Published on March 18th, 2019 | by Bibhuranjan0
Branded Blockchain Technologies: Cameron Chell Tech Exec Looks at Impact
While blockchain economies may still seem space-age to some, many of the world’s largest companies have begun incorporating these technologies into their everyday transactions. In fact, a survey published in PricewaterhouseCoopers shows that 84 percent of companies are “actively involved” with blockchain. Moreover, household names like Facebook, Amazon, and Microsoft have been exploring the ways in which this technology can be used for their businesses.
Though experts estimate that widespread adoption of blockchain could take between five and ten more years, the companies that have already embraced it have found a wide range of benefits of the technology. Stock prices alone should be enough to convince companies to adopt, as simply adding the word “blockchain” to their names has been shown to boost shares (Source: CNBC).
More importantly, operations-wise, blockchain can make online transactions easier for both companies and their customers. The technology offers an alternative to credit cards and other costly payment methods. They’re a fast, easy way to pay for goods and services online that streamlines the process at both ends of the transaction.
One major way that companies are increasingly adopting the technology is by creating their own brand-specific blockchain. Case in point, Burger King in Russia launched Whoppercoin in 2017, a blockchain platform that rewards customers for purchases. For every ruble spent, consumers receive a Whoppercoin token in a digital wallet. They can then transfer and trade tokens with other users or redeem them for a free Whopper (Source: The Verge).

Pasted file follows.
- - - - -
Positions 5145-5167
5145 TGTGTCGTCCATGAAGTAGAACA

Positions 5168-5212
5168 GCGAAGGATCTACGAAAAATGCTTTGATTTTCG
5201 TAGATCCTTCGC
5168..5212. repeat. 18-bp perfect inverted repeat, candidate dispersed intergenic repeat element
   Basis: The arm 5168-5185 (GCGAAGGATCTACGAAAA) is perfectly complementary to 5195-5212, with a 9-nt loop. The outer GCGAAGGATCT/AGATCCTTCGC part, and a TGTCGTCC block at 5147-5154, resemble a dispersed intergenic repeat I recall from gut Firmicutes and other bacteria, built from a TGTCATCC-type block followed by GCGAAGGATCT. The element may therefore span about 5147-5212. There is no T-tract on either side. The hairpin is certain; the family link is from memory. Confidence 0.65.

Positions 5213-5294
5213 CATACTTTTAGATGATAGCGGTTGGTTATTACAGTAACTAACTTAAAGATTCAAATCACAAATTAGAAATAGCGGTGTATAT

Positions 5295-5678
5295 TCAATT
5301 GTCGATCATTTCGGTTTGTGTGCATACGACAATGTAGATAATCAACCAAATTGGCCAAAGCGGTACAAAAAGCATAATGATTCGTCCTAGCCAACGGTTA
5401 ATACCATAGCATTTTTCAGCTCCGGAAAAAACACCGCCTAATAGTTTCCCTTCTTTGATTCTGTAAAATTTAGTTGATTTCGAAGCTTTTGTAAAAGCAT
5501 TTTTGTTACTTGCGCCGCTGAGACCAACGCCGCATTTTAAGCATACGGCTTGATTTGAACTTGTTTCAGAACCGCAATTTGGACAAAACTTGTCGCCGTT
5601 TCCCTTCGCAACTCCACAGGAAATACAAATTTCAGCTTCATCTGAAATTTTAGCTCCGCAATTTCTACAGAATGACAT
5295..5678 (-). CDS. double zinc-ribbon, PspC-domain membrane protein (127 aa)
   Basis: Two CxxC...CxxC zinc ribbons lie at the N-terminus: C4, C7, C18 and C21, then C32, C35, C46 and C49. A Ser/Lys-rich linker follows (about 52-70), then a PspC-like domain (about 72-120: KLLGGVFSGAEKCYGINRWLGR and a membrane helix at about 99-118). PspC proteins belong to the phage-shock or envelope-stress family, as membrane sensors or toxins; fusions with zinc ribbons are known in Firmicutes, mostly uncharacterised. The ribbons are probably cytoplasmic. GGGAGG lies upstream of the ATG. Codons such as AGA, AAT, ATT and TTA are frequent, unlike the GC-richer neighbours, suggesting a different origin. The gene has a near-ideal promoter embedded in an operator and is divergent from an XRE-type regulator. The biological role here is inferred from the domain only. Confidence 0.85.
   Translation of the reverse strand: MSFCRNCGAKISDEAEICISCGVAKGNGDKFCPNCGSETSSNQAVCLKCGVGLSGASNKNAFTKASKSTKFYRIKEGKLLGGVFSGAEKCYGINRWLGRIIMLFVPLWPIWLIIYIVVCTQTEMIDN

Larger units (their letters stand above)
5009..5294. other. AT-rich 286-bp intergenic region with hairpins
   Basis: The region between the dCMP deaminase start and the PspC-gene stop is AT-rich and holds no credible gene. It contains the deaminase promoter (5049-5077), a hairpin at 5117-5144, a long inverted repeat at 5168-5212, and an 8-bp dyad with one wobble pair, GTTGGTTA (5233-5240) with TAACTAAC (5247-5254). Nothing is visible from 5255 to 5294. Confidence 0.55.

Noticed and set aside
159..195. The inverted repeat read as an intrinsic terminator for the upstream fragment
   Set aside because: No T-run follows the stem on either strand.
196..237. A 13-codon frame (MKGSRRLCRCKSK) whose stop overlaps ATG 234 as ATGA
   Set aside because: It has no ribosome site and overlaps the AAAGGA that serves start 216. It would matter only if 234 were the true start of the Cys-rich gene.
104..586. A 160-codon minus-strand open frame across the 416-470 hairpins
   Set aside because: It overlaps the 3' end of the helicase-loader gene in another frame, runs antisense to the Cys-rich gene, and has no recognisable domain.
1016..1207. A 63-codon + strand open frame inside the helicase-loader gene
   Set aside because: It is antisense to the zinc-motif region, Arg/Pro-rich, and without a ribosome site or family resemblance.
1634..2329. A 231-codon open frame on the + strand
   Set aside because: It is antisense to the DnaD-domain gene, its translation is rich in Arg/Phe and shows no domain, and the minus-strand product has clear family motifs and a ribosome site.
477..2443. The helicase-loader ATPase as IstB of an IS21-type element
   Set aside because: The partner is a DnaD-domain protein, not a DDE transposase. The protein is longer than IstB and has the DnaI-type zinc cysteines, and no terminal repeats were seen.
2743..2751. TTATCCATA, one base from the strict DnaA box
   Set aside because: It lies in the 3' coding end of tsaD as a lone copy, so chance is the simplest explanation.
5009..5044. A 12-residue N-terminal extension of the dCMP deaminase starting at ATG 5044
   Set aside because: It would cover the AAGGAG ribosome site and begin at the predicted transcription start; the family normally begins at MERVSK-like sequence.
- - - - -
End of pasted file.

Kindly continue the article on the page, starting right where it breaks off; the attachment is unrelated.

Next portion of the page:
Whoppercoin is hosted on Waves, a blockchain platform founded by physicist Sasha Isanov. Waves creates personalized tokens for brands to do everything from loyalty programs like Whoppercoin to voting, crowdfunding, rewards systems, and more. Ivanov is also known for launching the first instant cryptocurrency exchange, coinomat.com, and the first cryptocurrency exchange index, cooleindex.com.
Kodak has also gotten on board through a brand license agreement with RYDE Holding. KODAKOne, an image rights platform that helps professional photographers take control of the usage of their work, was co-founded by tech entrepreneur, Cameron Chell.
According to Cameron Chell, working with brands that customers already know and trust can benefit both blockchain developers and brands. In an interview with Hacker Noon, he explains early on, he and his “1.0” peers built “the coolest stuff imaginable” but that no one in the mainstream really appreciated it. That’s when he realized “it’s all about adoption.”
“The reality is it needs to have . . . an on-ramp into some bigger main usage,” Chell says, which is in part why he and his team at ICOx work with big-name brands. ICOx gets to put their innovations to good use while the companies can “either reduce their costs or increase customer attraction.”
Though blockchain economies and cryptocurrencies may still be in their infancy, more and more of the world’s top companies are adopting the technologies to solve real problems and meet needs. With more businesses coming on board every day, the mainstream world is starting to recognize the wide array of ways blockchain can be utilized.